This is eminently reasonable: every country, including western democracies like America and Britain, can and does decline access to people whose views it considers dangerous. This has included elected representatives of other countries — the US has previously denied entry to Israeli Members of the Knesset.
So when it comes to Israel, why should a country welcome in people who support a campaign designed to destroy it? Especially when the clear purpose of their trip is designed to do little more than help boost and promote that narrative?
On Friday, Israel announced it would let in Ms Tlaib on compassionate grounds. Her elderly grandmother lives in the West Bank and the politician asked Israel to permit a visit, promising to refrain from promoting a boycott while there. Ms Omar may yet be allowed to visit as well.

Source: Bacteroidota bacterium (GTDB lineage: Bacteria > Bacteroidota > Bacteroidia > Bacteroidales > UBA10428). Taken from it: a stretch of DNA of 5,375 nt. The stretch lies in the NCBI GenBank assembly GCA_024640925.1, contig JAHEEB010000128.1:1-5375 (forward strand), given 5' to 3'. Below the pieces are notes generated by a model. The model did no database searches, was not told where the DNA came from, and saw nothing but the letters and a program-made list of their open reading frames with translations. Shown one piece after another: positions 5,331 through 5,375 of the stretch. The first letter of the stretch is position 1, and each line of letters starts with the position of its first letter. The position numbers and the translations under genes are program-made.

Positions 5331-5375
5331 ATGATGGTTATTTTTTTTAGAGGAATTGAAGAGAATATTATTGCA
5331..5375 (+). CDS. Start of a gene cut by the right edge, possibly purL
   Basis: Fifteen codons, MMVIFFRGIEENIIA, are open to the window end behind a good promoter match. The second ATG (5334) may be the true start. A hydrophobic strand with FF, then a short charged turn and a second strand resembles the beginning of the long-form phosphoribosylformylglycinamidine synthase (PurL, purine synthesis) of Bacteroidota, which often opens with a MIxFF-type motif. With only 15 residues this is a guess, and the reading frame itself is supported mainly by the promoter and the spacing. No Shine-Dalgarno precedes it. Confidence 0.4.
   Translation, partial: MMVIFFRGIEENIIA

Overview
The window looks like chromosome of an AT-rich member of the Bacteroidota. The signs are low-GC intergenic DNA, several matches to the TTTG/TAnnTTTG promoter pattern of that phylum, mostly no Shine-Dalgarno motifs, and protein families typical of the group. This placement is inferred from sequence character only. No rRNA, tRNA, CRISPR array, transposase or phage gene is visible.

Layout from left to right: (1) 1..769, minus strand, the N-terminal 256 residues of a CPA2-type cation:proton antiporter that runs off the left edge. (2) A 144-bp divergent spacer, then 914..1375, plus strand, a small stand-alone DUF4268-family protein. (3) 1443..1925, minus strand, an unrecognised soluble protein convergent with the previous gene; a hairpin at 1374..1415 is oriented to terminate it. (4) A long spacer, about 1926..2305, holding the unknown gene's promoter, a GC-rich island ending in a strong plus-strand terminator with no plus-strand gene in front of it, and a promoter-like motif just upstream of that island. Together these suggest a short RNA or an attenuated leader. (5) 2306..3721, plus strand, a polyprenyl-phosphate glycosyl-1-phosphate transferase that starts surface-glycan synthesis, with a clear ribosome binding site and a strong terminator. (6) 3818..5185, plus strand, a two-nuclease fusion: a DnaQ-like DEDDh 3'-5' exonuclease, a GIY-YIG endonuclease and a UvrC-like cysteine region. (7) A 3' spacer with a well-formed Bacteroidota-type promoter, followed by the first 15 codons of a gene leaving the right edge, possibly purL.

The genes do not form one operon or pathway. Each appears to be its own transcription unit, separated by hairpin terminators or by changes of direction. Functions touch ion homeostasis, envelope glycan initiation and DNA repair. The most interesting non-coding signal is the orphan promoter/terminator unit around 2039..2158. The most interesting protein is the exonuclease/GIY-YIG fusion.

But I would ask those who have so vocally condemned the decision to ban them to take a step back for a minute and ask yourselves: when did you decide that supporting a campaign boycotting Israel and no other country was somehow acceptable behaviour?
And why should Israel welcome in those who promote that campaign? (h/t IsaacStorm)
Years later, in 2013, Miftah staffer Nawaf Al Zaru posted an article on its site criticizing US president Barack Obama for hosting a Passover seder at the White House. In the article, Al Zaru repeated a false accusation that Jews kill non-Jewish children and use their blood in religious rituals.
“Does Obama in fact know the relationship, for example, between ‘Passover’ and ‘Christian blood’..?! Or ‘Passover’ and ‘Jewish blood rituals?!’” Al Zaru wrote. “Much of the chatter and gossip about historical Jewish blood rituals in Europe are real and not fake as they claim; the Jews used the blood of Christians in the Jewish Passover.”